Each episode appears to take place in real time, so that half an hour of the Royles' lives unfolds during each half-hour episode. However, the passage of time as indicated by the changing programmes on the Royles' TV sometimes suggests that the action has been compressed.

All of the action takes place in the Royles' house. The camera never leaves the house. If the Royles look out of the window the camera looks at them and not what they are looking at. The only images from outside are glimpses of programmes on the Royles' TV.

The show was made famous by Jim ending many sentences with the catchphrase "My arse."

The show's theme tune is "Half the World Away" by Oasis. The song can be found as the B-Side to Whatever and on the album The Masterplan.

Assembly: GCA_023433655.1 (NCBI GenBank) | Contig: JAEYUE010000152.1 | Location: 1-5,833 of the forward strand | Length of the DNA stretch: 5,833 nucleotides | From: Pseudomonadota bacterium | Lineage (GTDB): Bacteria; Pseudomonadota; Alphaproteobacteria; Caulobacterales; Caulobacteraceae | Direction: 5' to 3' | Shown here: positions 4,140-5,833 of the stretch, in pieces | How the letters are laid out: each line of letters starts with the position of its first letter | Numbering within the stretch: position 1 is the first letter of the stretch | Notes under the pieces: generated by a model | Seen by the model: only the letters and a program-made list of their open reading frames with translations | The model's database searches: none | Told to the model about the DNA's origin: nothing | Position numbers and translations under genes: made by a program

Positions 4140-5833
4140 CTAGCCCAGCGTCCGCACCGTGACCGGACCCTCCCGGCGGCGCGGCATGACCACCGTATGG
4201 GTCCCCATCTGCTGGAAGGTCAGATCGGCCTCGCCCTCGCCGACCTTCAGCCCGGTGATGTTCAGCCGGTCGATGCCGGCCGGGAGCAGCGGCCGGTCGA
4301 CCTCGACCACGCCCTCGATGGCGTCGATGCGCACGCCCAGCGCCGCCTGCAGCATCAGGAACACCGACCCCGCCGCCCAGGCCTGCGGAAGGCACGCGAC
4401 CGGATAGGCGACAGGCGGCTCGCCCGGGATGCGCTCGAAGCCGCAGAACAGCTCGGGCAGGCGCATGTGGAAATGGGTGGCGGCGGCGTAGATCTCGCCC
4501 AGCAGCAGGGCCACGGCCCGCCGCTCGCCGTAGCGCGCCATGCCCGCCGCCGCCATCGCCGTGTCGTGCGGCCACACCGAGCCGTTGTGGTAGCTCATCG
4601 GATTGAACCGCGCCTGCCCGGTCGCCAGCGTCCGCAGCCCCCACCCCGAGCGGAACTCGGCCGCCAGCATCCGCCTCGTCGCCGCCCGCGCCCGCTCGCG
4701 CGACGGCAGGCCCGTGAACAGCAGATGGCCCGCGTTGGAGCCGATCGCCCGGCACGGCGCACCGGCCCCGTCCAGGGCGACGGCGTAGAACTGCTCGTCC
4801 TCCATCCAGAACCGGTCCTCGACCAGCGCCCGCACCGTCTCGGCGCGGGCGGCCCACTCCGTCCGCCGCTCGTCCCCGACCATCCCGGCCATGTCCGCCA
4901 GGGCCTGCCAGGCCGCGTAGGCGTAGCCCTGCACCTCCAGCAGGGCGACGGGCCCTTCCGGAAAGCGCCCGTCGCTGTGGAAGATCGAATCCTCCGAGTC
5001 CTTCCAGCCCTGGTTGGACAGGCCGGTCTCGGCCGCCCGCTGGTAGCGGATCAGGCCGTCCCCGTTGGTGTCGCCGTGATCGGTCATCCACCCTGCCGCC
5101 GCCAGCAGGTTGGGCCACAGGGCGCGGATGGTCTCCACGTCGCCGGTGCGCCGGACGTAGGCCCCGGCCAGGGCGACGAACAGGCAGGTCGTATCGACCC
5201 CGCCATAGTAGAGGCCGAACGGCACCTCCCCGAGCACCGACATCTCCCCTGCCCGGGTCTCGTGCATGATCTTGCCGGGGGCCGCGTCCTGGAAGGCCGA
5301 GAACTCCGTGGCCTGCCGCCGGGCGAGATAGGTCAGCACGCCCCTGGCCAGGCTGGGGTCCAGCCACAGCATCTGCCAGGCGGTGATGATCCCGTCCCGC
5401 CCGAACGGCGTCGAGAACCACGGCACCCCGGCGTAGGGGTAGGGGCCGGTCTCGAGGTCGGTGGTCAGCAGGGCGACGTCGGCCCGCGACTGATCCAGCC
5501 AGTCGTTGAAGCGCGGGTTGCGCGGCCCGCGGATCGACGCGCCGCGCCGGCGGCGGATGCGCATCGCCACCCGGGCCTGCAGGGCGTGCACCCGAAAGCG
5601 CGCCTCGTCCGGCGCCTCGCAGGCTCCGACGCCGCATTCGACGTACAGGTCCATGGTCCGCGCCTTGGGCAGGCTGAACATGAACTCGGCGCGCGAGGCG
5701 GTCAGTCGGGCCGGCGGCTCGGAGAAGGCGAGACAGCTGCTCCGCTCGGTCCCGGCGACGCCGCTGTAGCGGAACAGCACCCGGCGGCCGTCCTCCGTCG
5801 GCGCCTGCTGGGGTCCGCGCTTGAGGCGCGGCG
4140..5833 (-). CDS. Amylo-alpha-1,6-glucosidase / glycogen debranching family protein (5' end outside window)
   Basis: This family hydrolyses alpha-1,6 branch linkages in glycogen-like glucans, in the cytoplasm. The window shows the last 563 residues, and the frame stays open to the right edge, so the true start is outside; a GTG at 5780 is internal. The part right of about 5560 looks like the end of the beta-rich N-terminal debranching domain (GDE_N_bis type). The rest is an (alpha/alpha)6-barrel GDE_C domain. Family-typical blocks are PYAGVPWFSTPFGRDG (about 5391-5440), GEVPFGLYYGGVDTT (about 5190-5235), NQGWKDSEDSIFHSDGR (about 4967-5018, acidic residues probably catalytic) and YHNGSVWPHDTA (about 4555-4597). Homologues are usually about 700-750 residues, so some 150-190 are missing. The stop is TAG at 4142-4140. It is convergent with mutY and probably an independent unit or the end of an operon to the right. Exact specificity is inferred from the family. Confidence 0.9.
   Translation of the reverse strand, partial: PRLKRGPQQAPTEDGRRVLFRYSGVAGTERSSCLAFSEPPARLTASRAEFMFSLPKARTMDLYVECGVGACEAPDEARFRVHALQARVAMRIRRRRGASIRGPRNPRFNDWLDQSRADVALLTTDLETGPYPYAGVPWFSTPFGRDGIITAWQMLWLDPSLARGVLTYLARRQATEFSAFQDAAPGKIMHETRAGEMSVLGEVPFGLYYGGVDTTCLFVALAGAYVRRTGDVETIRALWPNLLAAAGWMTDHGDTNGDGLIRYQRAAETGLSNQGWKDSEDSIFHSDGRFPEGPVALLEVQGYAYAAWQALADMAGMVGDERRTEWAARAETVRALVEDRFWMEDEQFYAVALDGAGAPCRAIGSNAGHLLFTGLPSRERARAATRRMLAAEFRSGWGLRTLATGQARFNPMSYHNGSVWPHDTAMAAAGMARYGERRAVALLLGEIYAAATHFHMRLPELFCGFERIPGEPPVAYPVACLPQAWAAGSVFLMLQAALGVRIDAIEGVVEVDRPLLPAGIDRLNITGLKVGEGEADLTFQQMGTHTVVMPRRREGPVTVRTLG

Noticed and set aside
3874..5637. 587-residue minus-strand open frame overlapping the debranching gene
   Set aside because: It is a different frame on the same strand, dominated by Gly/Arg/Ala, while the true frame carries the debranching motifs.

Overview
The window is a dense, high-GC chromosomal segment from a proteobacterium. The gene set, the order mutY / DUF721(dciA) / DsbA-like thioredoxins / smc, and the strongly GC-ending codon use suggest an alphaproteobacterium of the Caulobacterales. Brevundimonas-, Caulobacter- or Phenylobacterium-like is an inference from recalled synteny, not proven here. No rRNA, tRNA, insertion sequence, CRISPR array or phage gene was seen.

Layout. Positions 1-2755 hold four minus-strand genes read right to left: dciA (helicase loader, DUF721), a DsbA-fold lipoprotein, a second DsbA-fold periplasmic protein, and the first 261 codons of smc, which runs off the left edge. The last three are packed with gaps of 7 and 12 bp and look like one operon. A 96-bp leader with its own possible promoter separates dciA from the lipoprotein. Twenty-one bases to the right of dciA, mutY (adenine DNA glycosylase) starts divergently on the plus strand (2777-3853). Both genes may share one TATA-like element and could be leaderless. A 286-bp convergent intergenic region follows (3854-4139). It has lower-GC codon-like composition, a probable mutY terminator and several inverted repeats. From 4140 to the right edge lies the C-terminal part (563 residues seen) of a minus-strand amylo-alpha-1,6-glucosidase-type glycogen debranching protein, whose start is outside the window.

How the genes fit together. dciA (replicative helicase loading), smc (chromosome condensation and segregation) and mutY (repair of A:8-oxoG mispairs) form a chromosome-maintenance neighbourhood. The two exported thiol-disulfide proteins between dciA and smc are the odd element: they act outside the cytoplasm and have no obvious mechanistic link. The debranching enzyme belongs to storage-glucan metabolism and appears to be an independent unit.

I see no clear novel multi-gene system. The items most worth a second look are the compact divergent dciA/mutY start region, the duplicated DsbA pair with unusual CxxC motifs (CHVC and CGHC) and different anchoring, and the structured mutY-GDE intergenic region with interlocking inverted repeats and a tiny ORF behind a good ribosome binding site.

Each series appeared to lead up to a specific event. The first led to Denise and Dave's wedding; the second saw Denise now pregnant with their child and led up to the birth (Denise went into labour in the Christmas special); and the third saw the addition of Baby David and the run-up to his christening and his first birthday on Christmas Day. Jim also received Sky Digital as a present.

The name The Royle Family is an obvious pun on Britain's Royal Family. The rude manners of the Royles are in contrast with the supposed refined manners of the Queen and her family. The joke was taken to its conclusion by impressionist Alistair McGowan on his television show, with a series of sketches featuring the Royal Family as the Royle Family. The Duke of Edinburgh character played Jim, with Queen Elizabeth II as Barbara, The Prince of Wales and Camilla Parker-Bowles as Denise and Dave, and The Duke of York as Anthony, wearing the top half of a Royal Navy uniform along with a pair of tracksuit trousers.

External link

BBC's page on the Royle Family (http://www.bbc.co.uk/comedy/guide/articles/r/roylefamilythe_66602940.shtml)